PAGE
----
Sponsored By
An organization or individual has paid for the creation of this work but did not approve or review it.

ADVERTISEMENT

ADVERTISEMENT

Third vibrancy listening session aimed at artists

Leaders with the Mayor's Arts and Events Vibrancy Committee are set to gather once again -- this time to hear what artists have to say about the city's cultural future.

2423961+_MG_5373 EDIT.jpg
Arts and culture leaders from around Grand Forks crowded into a backstage room at the Empire Arts Center earlier this month. (Joshua Komer/ Grand Forks Herald)

Leaders with the Mayor’s Arts and Events Vibrancy Committee are set to gather once again -- this time to hear what artists have to say about the city’s cultural future.

A “listening session” aimed especially at local artists at 5:30 p.m. Thursday at 311 DeMers Ave. in downtown Grand Forks. Guests will have the opportunity to offer ideas on what the city can do to better support arts and culture in the area, especially in light of the city’s recently released Arts and Culture Master Plan and ensuing discussion for an overarching arts council .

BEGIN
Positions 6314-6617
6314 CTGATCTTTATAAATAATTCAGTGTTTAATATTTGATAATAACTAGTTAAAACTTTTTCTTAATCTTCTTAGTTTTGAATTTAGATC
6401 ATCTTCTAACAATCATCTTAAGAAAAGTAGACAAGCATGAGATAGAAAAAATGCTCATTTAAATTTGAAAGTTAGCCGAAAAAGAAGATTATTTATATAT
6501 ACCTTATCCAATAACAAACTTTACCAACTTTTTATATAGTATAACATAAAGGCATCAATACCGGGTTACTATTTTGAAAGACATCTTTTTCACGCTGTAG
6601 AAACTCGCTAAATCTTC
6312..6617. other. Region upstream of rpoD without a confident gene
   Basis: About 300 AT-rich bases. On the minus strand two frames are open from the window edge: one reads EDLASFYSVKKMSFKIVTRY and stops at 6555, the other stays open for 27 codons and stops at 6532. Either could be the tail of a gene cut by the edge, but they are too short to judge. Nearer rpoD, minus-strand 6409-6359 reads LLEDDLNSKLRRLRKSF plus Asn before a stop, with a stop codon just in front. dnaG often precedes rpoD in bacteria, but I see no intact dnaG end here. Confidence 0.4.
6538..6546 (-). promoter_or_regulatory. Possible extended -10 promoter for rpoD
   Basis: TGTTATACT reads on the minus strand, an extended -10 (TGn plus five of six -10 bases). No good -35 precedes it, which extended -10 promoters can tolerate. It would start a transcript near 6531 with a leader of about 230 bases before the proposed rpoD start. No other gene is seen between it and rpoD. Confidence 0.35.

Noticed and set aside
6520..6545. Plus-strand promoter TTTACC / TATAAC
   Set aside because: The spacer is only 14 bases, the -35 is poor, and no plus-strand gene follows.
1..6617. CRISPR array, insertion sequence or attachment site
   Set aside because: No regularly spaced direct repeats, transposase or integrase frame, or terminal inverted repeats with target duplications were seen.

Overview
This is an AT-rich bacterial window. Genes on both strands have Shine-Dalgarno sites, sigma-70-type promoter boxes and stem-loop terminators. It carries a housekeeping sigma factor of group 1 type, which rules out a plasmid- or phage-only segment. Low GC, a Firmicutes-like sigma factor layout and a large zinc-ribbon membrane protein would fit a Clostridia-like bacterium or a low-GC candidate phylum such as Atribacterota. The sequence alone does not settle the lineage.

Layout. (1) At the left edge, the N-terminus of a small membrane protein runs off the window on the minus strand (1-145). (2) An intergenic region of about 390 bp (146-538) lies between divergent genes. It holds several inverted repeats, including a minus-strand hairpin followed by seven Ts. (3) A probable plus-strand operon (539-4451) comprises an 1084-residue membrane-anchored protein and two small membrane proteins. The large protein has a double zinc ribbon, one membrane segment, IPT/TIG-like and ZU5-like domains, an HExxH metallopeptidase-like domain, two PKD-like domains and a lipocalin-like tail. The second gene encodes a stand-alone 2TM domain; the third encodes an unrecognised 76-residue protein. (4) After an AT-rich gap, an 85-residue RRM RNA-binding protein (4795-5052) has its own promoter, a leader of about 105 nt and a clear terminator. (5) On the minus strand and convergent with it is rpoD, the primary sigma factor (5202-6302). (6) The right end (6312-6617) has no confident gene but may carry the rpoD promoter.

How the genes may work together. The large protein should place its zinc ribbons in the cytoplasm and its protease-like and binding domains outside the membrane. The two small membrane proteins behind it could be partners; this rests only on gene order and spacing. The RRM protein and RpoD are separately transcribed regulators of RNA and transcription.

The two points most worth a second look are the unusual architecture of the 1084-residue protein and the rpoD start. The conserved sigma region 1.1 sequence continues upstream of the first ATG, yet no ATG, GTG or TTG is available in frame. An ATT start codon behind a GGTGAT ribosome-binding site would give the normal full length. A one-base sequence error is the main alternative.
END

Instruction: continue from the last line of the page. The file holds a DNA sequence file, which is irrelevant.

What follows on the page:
“Basically, it’s data collecting from the vibrancy committee,” said Kathryn Fink, executive director of The Guild, an arts and events resource group in Grand Forks. “At (a previous listening session), there was a general feeling that there was a lot of arts organizations representing their feelings but not a lot of artists.”

This is the third such session held by the committee, with previous sessions focusing on arts groups and event organizers held earlier this year. Those interested in attending are welcome to RSVP to Fink at kathrynfink@gmail.com .

Related Topics: ART
What To Read Next
Artificial intelligence can now act as an artist or a writer. Does that mean AI is ready to play doctor? Many institutions, including Mayo Clinic, believe that AI is ready to become a useful tool.
Josh Sipes was watching an in-flight movie when he became aware the flight crew were asking for help assisting a woman who was experiencing a medical problem.
Nonprofit hospitals are required to provide free or discounted care, also known as charity care; yet eligibility and application requirements vary across hospitals. Could you qualify? We found out.
Crisis pregnancy centers received almost $3 million in taxpayer funds in 2022. Soon, sharing only medically accurate information could be a prerequisite for funding.